Late Winter Gardening Tips: End Of Winter Garden Maintenance

Wheelbarrow Filled With Sticks In The Garden
late winter
(Image credit: Gill Copeland)

Late winter is the time to start looking forward to spring and all its promise. Winter yard chores are important to pave the way for fresh new greenery and healthy growth. End of winter garden maintenance can help give you a jump start on the growing season and give you time in spring to just watch the flowers bloom. Sometimes the amount of work needed after a season of storms and previous seasons' debris can become overwhelming. It helps to have a list of late winter gardening tips to help focus on the most necessary tasks to promote a vigorous garden.

Why Start End of Winter Garden Maintenance?

The weather may still be frigid or drizzly or just plain stormy, but late winter gardens still need a little TLC to give them a good start for spring. Beginning in late winter to maintain and repair yard damage and debris clears the way for all the spring activity that will soon burst upon the garden. Removing storm waste, raking and amending beds where you can provides open avenues for the next season's greenery. Pruning, fixing outbuildings, maintaining yard tools and other winter yard chores frees you up in spring to do the fun stuff like starting seeds and planting flower pots and beds. You can take advantage of plant dormancy in late winter gardens and minimize damage with winter pruning. Few things are actively growing in winter, so it is the perfect time to use doing preparatory tasks.

Late Winter Garden Tips

Mid-winter yard chores may include general cleanup but also:

A bit later in the winter, you may be able to begin turning over beds and adding compost. Garden tasks for end of winter on dry days may include:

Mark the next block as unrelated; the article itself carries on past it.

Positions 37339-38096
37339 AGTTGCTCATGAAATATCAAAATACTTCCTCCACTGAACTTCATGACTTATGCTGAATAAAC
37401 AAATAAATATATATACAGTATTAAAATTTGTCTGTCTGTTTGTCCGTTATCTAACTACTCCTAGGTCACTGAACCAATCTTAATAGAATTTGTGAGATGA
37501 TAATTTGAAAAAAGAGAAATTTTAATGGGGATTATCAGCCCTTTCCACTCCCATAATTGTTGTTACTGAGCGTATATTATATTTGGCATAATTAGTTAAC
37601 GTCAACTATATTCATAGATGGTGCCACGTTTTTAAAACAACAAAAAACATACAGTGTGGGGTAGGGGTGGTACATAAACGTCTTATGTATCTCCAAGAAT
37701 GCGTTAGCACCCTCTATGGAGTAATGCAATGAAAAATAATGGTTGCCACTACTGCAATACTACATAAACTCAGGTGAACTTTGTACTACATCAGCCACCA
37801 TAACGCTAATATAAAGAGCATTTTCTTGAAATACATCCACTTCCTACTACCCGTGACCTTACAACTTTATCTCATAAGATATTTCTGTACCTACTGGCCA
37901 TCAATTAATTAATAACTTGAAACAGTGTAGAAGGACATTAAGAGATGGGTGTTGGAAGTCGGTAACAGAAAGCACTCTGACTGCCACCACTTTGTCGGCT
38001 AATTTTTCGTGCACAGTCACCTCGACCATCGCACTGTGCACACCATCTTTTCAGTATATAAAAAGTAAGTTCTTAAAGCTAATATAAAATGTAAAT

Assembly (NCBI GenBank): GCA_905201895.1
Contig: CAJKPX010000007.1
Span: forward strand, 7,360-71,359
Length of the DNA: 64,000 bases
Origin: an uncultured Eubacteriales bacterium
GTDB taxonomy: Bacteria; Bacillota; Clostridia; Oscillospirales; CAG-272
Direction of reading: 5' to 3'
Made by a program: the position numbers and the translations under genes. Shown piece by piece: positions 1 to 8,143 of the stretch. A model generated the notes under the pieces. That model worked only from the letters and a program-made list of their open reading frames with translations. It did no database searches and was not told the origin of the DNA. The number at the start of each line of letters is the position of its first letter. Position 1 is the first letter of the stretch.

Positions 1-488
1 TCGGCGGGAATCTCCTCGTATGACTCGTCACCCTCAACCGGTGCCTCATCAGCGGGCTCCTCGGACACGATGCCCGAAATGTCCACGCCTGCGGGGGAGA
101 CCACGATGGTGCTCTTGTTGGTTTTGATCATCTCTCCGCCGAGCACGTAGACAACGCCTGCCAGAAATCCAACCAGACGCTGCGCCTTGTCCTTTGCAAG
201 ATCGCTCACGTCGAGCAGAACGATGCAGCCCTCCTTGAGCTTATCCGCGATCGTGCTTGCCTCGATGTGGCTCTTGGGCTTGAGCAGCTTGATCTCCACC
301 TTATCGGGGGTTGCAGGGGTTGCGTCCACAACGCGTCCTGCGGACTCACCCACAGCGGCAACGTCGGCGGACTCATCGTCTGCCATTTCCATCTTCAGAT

Late Winter Gardening Tips for Pruning

Almost every plant is best pruned at the end of winter when they are dormant. The largest exceptions are those plants that bloom and fruit off of old wood. These should be pruned after they produce in spring. Pruning when the plant is dormant reduces the loss of life-giving sap from the wounds and cuts tend to heal more quickly than when the tree is actively growing. Pruning is one of the most important gardening tasks for end of winter because it helps promote a strong scaffold, removes impediments to new growth and supports overall good health for the tree. Proper pruning techniques require clean, sharp implements. Cut just outside of branch collars and not into parent wood. Use a slightly angled cut that allows excess moisture to fall off the cut and reduce the chance of rot infecting the wound. Remove water sprouts and suckers and open the canopy of thickly branched trees. Take out dead wood and anything that is rubbing against other wood. Try to keep the tree or bush in as natural a habit as possible for best health. End of winter maintenance gives you a chance to get outside and breathe fresh air. It promotes the gardener's dreams of what will be and the potential of the landscape. Dress warmly and enjoy.

Bonnie L. Grant

Bonnie Grant is a professional landscaper with a Certification in Urban Gardening. She has been gardening and writing for 15 years. A former professional chef, she has a passion for edible landscaping.